Unemployment is rampant, minimum wage barely feeds and houses an individual let alone a family, food and heating oil prices are rising. I don’t blame parents, in most cases. For every individual who is addicted to drugs and hitting their kids, there are many more who are trying as hard as they can, working multiple jobs just to feed and clothe their kids. How do we expect them to find time to read books to their kids when they work 18+ hours a day? Furthermore, how do we expect teachers to stay in districts where poverty is rampant when test scores are tied to pay?
In a recent article by Elaine Weiss, she asks “What if we have actually been teaching the right skills in US schools all along – math and reading, science and civics, along with creativity, perseverance and team-building? What if these were as important a hundred years ago for nurturing innovative farmers and developers of new automobiles as they are now for creating the next generation of tech innovators? What if these are the very characteristics of US schools that have made us such a strong public education nation, and the current shift toward a narrower agenda just dilutes that strength? What if, rather than raising standards, and testing students more, the biggest change we need to address is that of our student body?”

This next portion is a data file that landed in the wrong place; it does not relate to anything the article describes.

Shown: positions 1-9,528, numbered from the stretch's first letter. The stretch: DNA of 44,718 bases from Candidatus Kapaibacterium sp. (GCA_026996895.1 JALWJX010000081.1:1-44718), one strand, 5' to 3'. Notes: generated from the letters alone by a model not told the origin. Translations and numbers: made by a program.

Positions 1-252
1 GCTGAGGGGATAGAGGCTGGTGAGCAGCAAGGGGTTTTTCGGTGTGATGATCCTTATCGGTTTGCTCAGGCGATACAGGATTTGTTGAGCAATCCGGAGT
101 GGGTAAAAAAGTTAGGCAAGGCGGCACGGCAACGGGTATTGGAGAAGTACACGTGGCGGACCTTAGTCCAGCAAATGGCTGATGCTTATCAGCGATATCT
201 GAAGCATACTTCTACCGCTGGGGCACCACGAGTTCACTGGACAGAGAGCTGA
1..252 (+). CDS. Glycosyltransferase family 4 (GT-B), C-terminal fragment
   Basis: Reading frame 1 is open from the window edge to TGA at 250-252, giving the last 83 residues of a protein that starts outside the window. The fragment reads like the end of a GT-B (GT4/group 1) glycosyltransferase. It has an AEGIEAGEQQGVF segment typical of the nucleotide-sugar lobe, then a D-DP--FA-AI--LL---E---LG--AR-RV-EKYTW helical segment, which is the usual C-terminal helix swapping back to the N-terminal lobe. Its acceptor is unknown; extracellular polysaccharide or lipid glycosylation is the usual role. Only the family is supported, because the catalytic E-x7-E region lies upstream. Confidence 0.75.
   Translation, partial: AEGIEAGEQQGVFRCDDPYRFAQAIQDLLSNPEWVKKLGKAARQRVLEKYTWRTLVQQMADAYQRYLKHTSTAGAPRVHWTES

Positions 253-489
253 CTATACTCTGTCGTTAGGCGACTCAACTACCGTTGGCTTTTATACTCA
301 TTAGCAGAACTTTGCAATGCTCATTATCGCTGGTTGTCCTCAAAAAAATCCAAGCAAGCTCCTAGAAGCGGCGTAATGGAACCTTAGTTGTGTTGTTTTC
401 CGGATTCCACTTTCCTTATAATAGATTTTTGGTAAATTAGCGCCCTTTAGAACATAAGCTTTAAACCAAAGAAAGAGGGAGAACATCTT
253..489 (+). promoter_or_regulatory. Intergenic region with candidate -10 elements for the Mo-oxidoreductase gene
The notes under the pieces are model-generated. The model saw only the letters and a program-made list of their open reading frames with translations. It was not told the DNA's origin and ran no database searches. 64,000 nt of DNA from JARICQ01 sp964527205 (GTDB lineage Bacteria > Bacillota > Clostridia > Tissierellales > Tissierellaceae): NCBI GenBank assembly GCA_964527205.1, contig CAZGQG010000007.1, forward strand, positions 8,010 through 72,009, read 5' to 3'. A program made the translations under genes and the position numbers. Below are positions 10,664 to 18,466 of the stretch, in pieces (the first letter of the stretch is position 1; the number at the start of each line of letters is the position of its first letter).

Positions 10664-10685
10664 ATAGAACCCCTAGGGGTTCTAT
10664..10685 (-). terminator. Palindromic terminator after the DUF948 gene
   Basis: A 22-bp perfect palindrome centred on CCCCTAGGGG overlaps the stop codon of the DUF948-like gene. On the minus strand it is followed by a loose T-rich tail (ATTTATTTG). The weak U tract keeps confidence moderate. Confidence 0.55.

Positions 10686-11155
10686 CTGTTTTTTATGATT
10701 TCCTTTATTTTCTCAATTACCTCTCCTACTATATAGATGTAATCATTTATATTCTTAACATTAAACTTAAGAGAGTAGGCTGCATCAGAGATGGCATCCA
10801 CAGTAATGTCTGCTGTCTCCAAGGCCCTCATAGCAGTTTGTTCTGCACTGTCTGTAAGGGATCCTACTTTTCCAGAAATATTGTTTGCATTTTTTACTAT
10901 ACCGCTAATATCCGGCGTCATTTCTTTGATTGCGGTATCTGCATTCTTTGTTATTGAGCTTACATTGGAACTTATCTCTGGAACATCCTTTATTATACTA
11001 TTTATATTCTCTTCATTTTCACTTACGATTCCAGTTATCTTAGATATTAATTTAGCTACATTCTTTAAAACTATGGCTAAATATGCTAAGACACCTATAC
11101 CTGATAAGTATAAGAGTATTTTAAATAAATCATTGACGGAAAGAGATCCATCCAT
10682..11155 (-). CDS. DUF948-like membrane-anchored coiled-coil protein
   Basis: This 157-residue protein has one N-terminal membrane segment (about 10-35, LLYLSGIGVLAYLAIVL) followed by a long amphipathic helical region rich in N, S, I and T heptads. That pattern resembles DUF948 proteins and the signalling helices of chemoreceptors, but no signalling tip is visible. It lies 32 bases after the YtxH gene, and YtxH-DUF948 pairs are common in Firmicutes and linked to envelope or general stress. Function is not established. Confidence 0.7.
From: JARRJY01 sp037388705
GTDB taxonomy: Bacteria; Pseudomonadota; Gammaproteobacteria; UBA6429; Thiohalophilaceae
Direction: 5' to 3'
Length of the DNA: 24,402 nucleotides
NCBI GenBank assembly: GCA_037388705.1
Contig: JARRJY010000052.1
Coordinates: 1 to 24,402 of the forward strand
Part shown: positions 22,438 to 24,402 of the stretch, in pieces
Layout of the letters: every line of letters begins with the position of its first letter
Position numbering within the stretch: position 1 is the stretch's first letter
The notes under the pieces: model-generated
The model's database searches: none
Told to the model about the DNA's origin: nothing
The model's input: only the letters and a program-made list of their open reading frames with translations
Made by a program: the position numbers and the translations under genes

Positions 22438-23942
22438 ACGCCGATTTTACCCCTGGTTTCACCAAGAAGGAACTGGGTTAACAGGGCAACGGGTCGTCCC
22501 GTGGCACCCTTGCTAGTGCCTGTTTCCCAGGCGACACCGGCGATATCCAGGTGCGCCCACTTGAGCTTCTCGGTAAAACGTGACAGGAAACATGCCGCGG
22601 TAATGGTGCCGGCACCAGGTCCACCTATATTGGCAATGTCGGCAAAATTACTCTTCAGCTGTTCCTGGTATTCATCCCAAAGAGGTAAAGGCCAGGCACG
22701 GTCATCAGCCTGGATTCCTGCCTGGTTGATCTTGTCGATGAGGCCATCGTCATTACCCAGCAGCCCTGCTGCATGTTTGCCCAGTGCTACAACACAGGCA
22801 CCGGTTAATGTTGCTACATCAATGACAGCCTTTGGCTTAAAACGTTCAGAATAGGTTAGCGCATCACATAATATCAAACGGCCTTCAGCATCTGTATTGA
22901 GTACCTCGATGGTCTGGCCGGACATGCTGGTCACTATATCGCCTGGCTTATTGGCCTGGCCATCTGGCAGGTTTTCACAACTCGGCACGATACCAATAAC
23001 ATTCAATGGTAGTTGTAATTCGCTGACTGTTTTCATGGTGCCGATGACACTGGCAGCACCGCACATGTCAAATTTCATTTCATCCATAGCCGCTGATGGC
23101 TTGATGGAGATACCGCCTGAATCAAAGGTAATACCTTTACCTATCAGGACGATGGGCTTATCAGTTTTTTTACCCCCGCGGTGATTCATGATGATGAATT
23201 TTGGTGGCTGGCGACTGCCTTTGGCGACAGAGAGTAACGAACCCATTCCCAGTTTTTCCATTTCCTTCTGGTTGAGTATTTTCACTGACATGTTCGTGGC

We are pouring money into systems to assess our nations teachers and students. Those of us within education (and arguably those with any common sense) know why there are deficits. Imagine if we spent that money on universal pre-K, reduced cost breakfast, counselors, special educators? We wouldn’t need a test to let us know which schools were performing poorly if we spent our resources fighting against poverty.